When she accidentally touched the bear’s ear, it closed its eyes entirely, and Dina let out a shuddering little breath. How likely was it that it would hurt her now?
With every breath of the animal, warm tufts of air brushed along Dina’s forearm, and her fingers slowly steadied as she continued to rub the bear’s large ear. The forest was freezing at this time of night, and Dina’s body felt as though it was trying to soak up as much warmth from her unlikely companion as it could.
She had no idea what time it was. Recently, the watch on her wrist had ceased to tick, and she hadn't yet found a replacement battery for it. Being chased through the trees had disoriented her. She hadn't even had time to shoulder her backpack when the clicker had stumbled around the corner. The thought finally forced her eyes to spill over.
The only picture she had of her mother had been in there, tucked away safely in Dina’s second pair of jeans.
She flinched when the big head on her lap moved. But again, the bear simply licked across her cheek, catching salty tears. It almost made her laugh, though not because it was funny.
The inherent absurdity of her situation was the thing that finally made her body relax. She didn't sleep, but she allowed the bear to lie back down before closing her eyes. If it was going to attack her, it would happen no matter what she did. There was no sense fretting about when it would be most likely to happen.
With a quiet sigh, she leaned the back of her head against the rough bark behind her and allowed both hands to rest in the thick fur.
She had no concept of time, and she wasn't entirely sure how she finally had fallen asleep. But the next thing she knew, early morning light filled her vision, and a couple of birds chirped along the trees.
Still alive, she thought.
The bear was still there, too, and its eyes were open. The blue of its irises glittered in the first rays of genuine sunshine, and Dina quickly looked away again. Looking animals directly in the eyes wasn't a great idea sometimes, especially large predators.
When the bear lifted its head, Dina let it go straight away, and a sharp feeling of dread curled in her stomach like an angry viper.
But any further spiraling of negative thoughts was squashed when the bear nuzzled at her nose with its own, before licking across her face. The gesture left her stunned all over again, so much so that she almost missed the bear snuffling along her thigh. When she looked down, she watched as the animal lifted its head once more, revealing that it had picked up her knife with its teeth.
It dropped the weapon in her lap, and the only thought reverberating in Dina’s brain was, What the fuck.
Tentatively, she took the knife and slipped it back into her belt, while the bear watched her with its head tilted slightly to the side. There was no aggression whatsoever in its stance, and it only seemed mildly curious as she moved, like it knew exactly what she was doing and what her knife was for.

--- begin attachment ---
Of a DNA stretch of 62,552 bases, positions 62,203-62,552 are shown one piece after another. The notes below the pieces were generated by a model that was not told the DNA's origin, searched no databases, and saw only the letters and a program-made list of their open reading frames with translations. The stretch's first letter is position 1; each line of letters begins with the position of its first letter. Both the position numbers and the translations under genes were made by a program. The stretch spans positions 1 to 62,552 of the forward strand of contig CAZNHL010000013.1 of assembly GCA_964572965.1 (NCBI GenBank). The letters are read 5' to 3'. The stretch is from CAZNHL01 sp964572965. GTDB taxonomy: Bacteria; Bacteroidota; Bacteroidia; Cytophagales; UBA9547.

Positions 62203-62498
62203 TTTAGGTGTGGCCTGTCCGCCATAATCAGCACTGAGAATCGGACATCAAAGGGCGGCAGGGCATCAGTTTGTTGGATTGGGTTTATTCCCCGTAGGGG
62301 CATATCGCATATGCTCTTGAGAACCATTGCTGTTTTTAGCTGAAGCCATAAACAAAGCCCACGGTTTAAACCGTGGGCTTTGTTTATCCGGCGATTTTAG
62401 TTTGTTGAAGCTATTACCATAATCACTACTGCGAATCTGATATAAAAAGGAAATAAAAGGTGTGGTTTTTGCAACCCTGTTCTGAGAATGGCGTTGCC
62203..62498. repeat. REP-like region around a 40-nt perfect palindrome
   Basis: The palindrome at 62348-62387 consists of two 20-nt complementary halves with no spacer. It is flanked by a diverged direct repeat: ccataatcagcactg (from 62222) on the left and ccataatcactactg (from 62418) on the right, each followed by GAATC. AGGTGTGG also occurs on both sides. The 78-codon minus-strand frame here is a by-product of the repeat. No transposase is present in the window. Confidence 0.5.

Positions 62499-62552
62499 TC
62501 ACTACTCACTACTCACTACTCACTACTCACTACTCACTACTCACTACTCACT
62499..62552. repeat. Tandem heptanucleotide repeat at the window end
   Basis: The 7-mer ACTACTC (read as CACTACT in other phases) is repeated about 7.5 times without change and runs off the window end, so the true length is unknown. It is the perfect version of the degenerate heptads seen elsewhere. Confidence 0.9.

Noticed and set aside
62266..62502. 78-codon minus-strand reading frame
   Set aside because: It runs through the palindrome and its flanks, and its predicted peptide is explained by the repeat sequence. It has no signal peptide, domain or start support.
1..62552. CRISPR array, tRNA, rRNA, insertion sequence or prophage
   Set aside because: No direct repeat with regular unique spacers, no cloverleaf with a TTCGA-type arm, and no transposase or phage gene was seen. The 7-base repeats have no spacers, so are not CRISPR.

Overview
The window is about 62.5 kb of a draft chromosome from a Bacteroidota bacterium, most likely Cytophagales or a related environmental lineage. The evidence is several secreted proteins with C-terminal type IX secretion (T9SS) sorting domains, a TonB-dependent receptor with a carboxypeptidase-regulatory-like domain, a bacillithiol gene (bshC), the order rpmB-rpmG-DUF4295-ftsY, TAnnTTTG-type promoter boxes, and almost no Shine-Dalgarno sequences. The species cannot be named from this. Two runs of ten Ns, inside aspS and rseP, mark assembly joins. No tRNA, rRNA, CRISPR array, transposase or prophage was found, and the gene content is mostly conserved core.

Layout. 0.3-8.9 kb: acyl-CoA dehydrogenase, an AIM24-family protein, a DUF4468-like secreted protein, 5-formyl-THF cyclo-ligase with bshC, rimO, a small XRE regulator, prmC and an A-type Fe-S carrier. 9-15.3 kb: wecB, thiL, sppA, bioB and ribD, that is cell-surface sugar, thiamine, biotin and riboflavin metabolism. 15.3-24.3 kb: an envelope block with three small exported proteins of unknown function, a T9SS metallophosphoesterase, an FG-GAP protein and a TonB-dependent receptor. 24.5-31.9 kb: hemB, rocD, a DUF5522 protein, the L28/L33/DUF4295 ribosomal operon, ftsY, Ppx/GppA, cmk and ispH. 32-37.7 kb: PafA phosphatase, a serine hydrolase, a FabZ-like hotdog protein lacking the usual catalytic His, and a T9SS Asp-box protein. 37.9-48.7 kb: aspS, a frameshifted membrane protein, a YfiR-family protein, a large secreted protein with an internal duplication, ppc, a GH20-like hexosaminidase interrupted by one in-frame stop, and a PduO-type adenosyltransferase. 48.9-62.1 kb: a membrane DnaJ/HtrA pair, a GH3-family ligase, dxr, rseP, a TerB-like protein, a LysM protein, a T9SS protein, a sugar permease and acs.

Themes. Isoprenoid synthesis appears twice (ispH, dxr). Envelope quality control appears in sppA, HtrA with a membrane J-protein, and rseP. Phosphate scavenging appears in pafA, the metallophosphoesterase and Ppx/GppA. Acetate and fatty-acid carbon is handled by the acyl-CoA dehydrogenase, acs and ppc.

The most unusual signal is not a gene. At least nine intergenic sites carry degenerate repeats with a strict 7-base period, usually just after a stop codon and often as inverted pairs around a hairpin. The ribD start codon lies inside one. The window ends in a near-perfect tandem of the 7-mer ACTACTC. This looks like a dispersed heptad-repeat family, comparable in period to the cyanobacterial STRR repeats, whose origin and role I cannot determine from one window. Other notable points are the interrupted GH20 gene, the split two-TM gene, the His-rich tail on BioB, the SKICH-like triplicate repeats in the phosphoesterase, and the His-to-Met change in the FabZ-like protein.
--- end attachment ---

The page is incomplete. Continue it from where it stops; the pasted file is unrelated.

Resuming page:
She was losing her damn mind.
Once her weapon was packed away, she had no idea what to do next.
Thankfully, her furry new friend (at least for the moment) seemed to have an idea, because it nudged at her side and arm until she was on her feet. Even sitting down, the bear towered over her by several inches. Again, it leaned forward and nudged her with its nose, poking the space between her shoulder blades until she started walking. Then, in an even more unexpected move, the big animal snuffled under her arm until she placed her left hand on its broad back, so they could walk next to one another.
Surreptitiously, she pinched her right thigh to make sure she wasn't dreaming, although the pain in her bruised left arm should have been enough to give it away.
“How the fuck,” she whispered to herself, watching as the beast’s giant shoulders moved up and down as it strode onwards. Was she hallucinating or were its steps purposefully slow and small so she could keep up?
Had she hit her head that hard when she’d crashed against the tree?
Steadily, they made their way through the trees, the bear occasionally nudging Dina in slightly different directions, and she’d long since realized that it was leading her somewhere. To its hungry friends, perhaps? But no, surely killing her and dragging along her corpse would have been much faster and more effective in that case.
She almost stumbled when the bear suddenly stopped walking.
“What are you doing?” she asked before she could stop herself, coming to an abrupt halt and looking at the animal. It had sat down, slowly blinking at her. With its nose, it nudged Dina’s stomach, and she instinctively wrapped her arms around its massive head. “There’s nothing here.”
It nudged her again, harder this time, and she let go.
There was a large section of some sort of berry bushes behind her, though they currently bore no fruit. With a furrow in her brows, she made to walk away, but the bear quickly caught up to her and nudged her in the direction of the bushes again.
“Okay, okay,” she whispered, feeling utterly foolish for talking to an animal. “I get it.”
With a sigh, she pushed through a gap in the leaves and walked a couple more steps, her eyes growing larger as she spotted what looked to be a reinforced wall.
Quickly, she started towards it, almost tripping over roots. But when she reached the edge of the trees, she looked back. The bear was looking at her through the bushes, as though it was making sure she made it all the way. With some hesitation, she lifted her hand, but the bear only stared. Shaking her head at herself, she revealed herself to the guards on top of the wall with both of her hands raised.
“Don't shoot,” she said, grabbing their attention without startling them. “I'm not infected. I'm just really, really tired.”
The man to her left shouted for someone to open the gate, and Dina looked back once more.
The bear was gone.